Court docs: Man killed by father’s heroin was on the path to recovery
NEW CANAAN — Twenty five-year-old Chris Lynch was making progress recovering from his drug addiction. A New Canaan native, Lynch was introduced to heroin by his father years ago. For the past nine months, he had been living in Colorado with his mother and girlfriend of several years, who helped him stay clean. He had their support, along with his stepfather’s, and rarely missed a therapy session or meeting. He is described in documents obtained from Norwalk Superior Court as happy and ready for a new life.
On Sept. 25, Chris’ life was cut short when his father, a known heroin user, allegedly gave Chris the heroin that caused his fatal overdose. Now 57-year-old Mark Lynch of New Canaan is being charged with manslaughter after a police investigation revealed how his own addiction and actions allegedly led to his son’s death.
In September, Chris and his girlfriend traveled back to Connecticut for a court appearance on Chris’ behalf. Chris’ girlfriend told police she was nervous for the trip, as Chris had run into trouble in New Canaan before. Chris’ father, Mark Lynch, lived there and was known to still use heroin, court documents explain.
Chris’ counselor told New Canaan police Chris had a tumultuous relationship with his father. According to a police affidavit, Chris told his counselor he was afraid to see his father, because he had drugs in his house. In spring, Chris canceled a visit to New Canaan for Father’s Day after his father told him the visit would be “like old times,” referring to the pair using heroin together. Chris said he didn’t want to be in that environment.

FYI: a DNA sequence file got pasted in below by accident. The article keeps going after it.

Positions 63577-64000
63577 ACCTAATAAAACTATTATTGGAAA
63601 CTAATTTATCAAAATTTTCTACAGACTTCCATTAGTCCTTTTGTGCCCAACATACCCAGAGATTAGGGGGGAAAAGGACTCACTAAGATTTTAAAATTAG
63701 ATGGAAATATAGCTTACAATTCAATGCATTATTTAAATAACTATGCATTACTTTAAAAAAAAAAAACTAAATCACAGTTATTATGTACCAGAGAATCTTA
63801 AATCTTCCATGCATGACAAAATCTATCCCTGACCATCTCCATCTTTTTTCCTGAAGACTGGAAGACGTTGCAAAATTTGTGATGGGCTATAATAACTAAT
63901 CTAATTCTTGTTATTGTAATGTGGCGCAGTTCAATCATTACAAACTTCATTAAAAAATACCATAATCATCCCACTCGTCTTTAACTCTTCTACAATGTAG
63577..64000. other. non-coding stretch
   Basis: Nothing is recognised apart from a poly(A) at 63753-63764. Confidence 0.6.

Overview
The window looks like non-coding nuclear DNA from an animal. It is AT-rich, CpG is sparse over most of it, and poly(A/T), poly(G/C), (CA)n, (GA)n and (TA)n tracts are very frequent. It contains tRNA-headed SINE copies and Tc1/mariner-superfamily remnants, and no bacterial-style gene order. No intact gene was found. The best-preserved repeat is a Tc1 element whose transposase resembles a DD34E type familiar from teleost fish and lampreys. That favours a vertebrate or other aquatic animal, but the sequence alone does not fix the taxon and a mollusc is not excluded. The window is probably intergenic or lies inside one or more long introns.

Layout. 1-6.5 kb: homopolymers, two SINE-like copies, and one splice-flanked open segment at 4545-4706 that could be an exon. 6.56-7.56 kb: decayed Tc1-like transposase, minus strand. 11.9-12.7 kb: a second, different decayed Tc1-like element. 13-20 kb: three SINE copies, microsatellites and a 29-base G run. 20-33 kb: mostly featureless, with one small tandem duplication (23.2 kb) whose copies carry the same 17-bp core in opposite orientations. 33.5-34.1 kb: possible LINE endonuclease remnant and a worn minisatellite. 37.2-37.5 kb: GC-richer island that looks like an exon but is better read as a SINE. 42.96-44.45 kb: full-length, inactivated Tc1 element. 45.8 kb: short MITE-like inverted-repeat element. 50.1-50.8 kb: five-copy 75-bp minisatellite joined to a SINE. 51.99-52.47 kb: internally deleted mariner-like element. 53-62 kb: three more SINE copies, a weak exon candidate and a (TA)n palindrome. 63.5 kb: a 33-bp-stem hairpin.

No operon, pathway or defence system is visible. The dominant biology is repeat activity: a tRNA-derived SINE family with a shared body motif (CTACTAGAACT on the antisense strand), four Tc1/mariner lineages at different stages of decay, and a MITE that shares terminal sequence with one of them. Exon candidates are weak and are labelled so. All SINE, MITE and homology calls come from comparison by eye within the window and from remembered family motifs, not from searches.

When Chris and his girlfriend arrived in the area, they stayed with her father in upstate New York. Chris and his father later decided to spend time together, as they had not seen each other in over a year. Mark Lynch drove to upstate New York on Sept. 24 to bring Chris and his girlfriend back to New Canaan. When he arrived, Chris and his father went to his car for 20 minutes while his girlfriend packed. The three then left to return to New Canaan. 20 minutes into the ride, Chris’ girlfriend noticed Chris’ head drooping and he seemed “out of it.” She knew right away Chris relapsed with his father and “became very upset with the realization that months and months of progress and hard work were potentially ruined,” according to the documents.
When Chris and his girlfriend arrived in New Canaan, they had an argument about his drug use. His girlfriend demanded to know what he took. Chris said he took a Xanax he had from Colorado a week earlier. His girlfriend knew he could not hold onto a pill for that long without taking it and his behavior wouldn’t be the result of taking only one pill. She took a walk to calm down. When she returned an hour later, Chris would not speak any further about the issue and went to bed around 8 p.m. Chris’ girlfriend watched TV and at one point heard Chris snoring heavily. She asked Chris’ father if he would be all right, to which he said Chris would be fine in the morning.
On Sept. 25 at 7:22 a.m., police and the New Canaan Volunteer Ambulance Corp were dispatched to Lynch’s Parade Hill Road residence on a report of an unresponsive man. There, police found the girlfriend crying on the living room floor. Officers then located Chris Lynch, unresponsive in the back bedroom. Lynch was not breathing and there was white, frothy vomit on the pillow under his head near his mouth. Medics unsuccessfully attempted to revive him and pronounced him dead on scene at 7:27 a.m.
According to the arrest warrant application, during the revival attempts, the victim’s girlfriend yelled “Do something! Why aren’t you doing anything? Give him Narcan!” She would not elaborate further as to why Lynch would need Narcan, but made several more references to using the substance to revive him.